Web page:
The cover of “Good Time Max” shows that it was an official selection at the Tribeca, Hollywood, Vancouver, and Austin film festivals, as if having those emblems on the cover will convince you that it is worth watching. I honestly feel that James Franco made this movie in an attempt to grasp hold of some lost indie credit that he never had in the first place. It’s like he pulled a indie movie all-nighter and woke up the next morning thinking to himself, “I could do that.” But he wasn’t going to undertake this challenge alone, so he called up indie darling Merriwether Williams (of Nickelodeon’s Spongebob Squarepants and Camp Lazlo fame) to crank out an indie film to end all indie films. It’s not surprising that Merriwether’s only writing experience has been in cartoons, because “Good Time Max” ends up feeling like one big, long, boring live action cartoon.

Don’t waste your time with “Good Time Max.”

I give Good Time Max: an F+ (way to go, genius)


 Posted by at 11:55 pm  Comments Off on Special
Apr 032010

Man, Michael Rapaport is awesome. Remember his role as Dick Ritchie in “True Romance,” or his part as Murray “Superboy” Babitch in “Copland?” Classics! So why has this man been resigned to playing bit roles and doing voiceovers for video games? Wait a minute, what’s this? Michael Rapaport has a starring role in a movie called “Special” and it was released in 2006? How the hell did this one slip past my radar? Thanks for picking up the slack, Netflix. This is why I pay you 16 bucks a month.

In the movie “Special” Michael Rapaport plays Les, a lonely peon parking attendant in some nondescript city. When he’s not busy writing tickets, he’s busy reading comic books and day dreaming about how sweet it would be to have the power of flight (pretty fucking sweet). Les isn’t totally miserable, but not completely content, so he decides to add a little pizzaz to his humdrum life by volunteering as a guinea pig for a new antidepressant called Special. So Les starts popping these little blue pills and before long he is levitating in his living room, reading the minds of people on the street, and teleporting through walls. During his weekly checkup, he demonstrates his newly acquired powers to his doctor (played by Jack Kehler) by jumping off a desk and hovering inches above the floor. But it turns out Les isn’t really hovering, or reading minds, or teleporting. The drug he’s been taking has shut down the area of his brain which regulates self doubt. Absolutely delusional and without inhibition, Les puts on a homemade costume and starts patrolling the streets as a superhero. Oh yeah, and that kid from “The Wackness” works in the comic book store, but in this movie he’s a lot younger and a lot fatter.

Homemade SuperheroDon’t be fooled by the blurb on the cover of Special that reads, “Laugh-out loud funny,” this movie isn’t a comedy. But it is sort of billed as a comedy. Why does this happen? Remember that movie called “The Ice Harvest?” Every single advertisement I saw for this movie had me believing I was going to see some slapstick buddy heist movie. Did you see that trailer? Oliver Platt got kicked square in the dick. But no, that movie wasn’t funny. It wasn’t bad, but it wasn’t really funny either. The same thing happened with “Burn After Reading” and more recently, “A Serious Man.” Both of those movies were pretty good, but just because they didn’t pour on the humor, critics shit all over ’em. What is going on in Hollywood? If I had to guess, I think it’s something like this:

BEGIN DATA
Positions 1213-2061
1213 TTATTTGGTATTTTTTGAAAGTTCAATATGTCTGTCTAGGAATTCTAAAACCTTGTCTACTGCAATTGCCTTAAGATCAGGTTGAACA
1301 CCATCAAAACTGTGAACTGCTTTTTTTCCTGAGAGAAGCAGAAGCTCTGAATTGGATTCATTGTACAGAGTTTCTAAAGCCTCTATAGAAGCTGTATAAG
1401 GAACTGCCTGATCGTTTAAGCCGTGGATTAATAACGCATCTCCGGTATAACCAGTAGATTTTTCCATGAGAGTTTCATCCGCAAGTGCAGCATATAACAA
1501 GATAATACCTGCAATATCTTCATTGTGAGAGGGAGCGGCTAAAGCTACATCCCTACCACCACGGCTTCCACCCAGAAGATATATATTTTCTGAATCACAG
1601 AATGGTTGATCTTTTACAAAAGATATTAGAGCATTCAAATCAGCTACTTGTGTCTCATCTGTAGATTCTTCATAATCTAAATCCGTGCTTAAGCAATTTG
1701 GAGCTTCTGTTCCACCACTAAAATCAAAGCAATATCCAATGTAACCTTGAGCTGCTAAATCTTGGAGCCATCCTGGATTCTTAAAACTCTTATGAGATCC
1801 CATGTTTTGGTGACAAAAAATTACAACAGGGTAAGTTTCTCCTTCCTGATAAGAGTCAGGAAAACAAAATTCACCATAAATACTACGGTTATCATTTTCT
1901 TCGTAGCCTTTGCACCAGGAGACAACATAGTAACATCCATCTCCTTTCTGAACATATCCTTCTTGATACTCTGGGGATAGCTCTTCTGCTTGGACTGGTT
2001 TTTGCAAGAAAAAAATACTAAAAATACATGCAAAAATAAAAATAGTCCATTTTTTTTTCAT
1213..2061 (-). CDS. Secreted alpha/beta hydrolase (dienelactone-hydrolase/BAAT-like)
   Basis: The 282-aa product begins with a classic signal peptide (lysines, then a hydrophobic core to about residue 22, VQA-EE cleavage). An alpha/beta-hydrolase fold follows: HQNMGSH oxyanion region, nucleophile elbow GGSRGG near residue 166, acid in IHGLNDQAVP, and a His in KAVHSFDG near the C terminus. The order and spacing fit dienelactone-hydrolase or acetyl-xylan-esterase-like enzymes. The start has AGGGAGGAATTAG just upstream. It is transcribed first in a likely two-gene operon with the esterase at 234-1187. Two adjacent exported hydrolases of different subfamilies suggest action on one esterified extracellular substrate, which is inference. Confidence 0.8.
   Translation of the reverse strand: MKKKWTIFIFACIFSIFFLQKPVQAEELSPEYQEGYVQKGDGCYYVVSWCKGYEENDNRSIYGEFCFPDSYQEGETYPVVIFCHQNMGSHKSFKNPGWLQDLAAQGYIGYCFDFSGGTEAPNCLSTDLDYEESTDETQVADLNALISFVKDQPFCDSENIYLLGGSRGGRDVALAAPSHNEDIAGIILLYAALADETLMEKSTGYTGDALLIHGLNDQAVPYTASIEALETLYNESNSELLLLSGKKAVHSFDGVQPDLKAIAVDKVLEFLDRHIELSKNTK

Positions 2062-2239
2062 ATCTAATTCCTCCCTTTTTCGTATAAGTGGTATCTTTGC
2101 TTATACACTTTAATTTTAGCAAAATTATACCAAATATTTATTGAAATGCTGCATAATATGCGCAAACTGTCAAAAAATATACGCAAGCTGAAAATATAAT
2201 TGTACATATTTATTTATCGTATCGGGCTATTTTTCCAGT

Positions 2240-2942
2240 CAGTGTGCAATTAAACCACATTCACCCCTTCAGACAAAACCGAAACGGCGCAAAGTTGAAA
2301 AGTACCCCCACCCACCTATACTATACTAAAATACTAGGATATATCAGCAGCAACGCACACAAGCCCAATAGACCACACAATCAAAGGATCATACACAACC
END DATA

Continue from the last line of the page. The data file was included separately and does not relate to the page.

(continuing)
PR guy A: We’ve got this new movie called “The Ice Harvest” starring John Cusack and Billy Bob Thornton.
    PR guy B: Sounds pretty funny.
    PR guy A: It’s not.
    PR guy B: Let’s pull one over on the hardworking American public and make them think it’s a funny movie.
    PR guy A: But won’t they all be pissed once they find out that it isn’t funny?
    PR guy B: Who the fuck cares? By the time they wise up, we’ll already have their money (maniacal laugh).

So Special has it’s funny moments, but by and large it’s a drama (Netflix categorizes it as a Sci-fi drama). It definitely managed to keep my attention but it seems like all of the critics just wanted bigger laughs. I read a review that mentioned all of the missed opportunities for humor in this movie which is sort of sick, because when Special starts building momentum it turns into a story about a mentally disturbed man trying to fight crime. Besides, Hollywood already made a comedy about a mentally disturbed superhero. It was called “Blankman” and it co-starred George Costanza in a wheelchair (now that’s entertainment). This was writer/director Hal Haberman’s and Jeremey Passamore’s first and only movie and I think they managed to pull off something special (no pun intended). Going to their IMDB page and seeing that they haven’t directed anything since, I feel like they were defeated by a bunch of hypercritical assholes. Don’t be an asshole, check out Special.

I give Special: 8 out of 10 improperly tested pills

The Atomic Cafe

 Posted by at 2:24 pm  Comments Off on The Atomic Cafe
Mar 182010

The documentary “The Atomic Cafe” was released way back in 1982, but that doesn’t matter, this movie is timeless. There’s no narration, no interviews, no subjective opinions about nuclear power and atomic weapons. The entire documentary is made up of old public services announcements, news real footage, and military training films. It’s all pieced together to create a pretty interesting look back to a time when atomic energy wasn’t so much a science, but rather a test in bravery and stupidity. You know all those times you had to listen to grandpa talk about the good old days? Well, it turns out that grandpa was full of shit.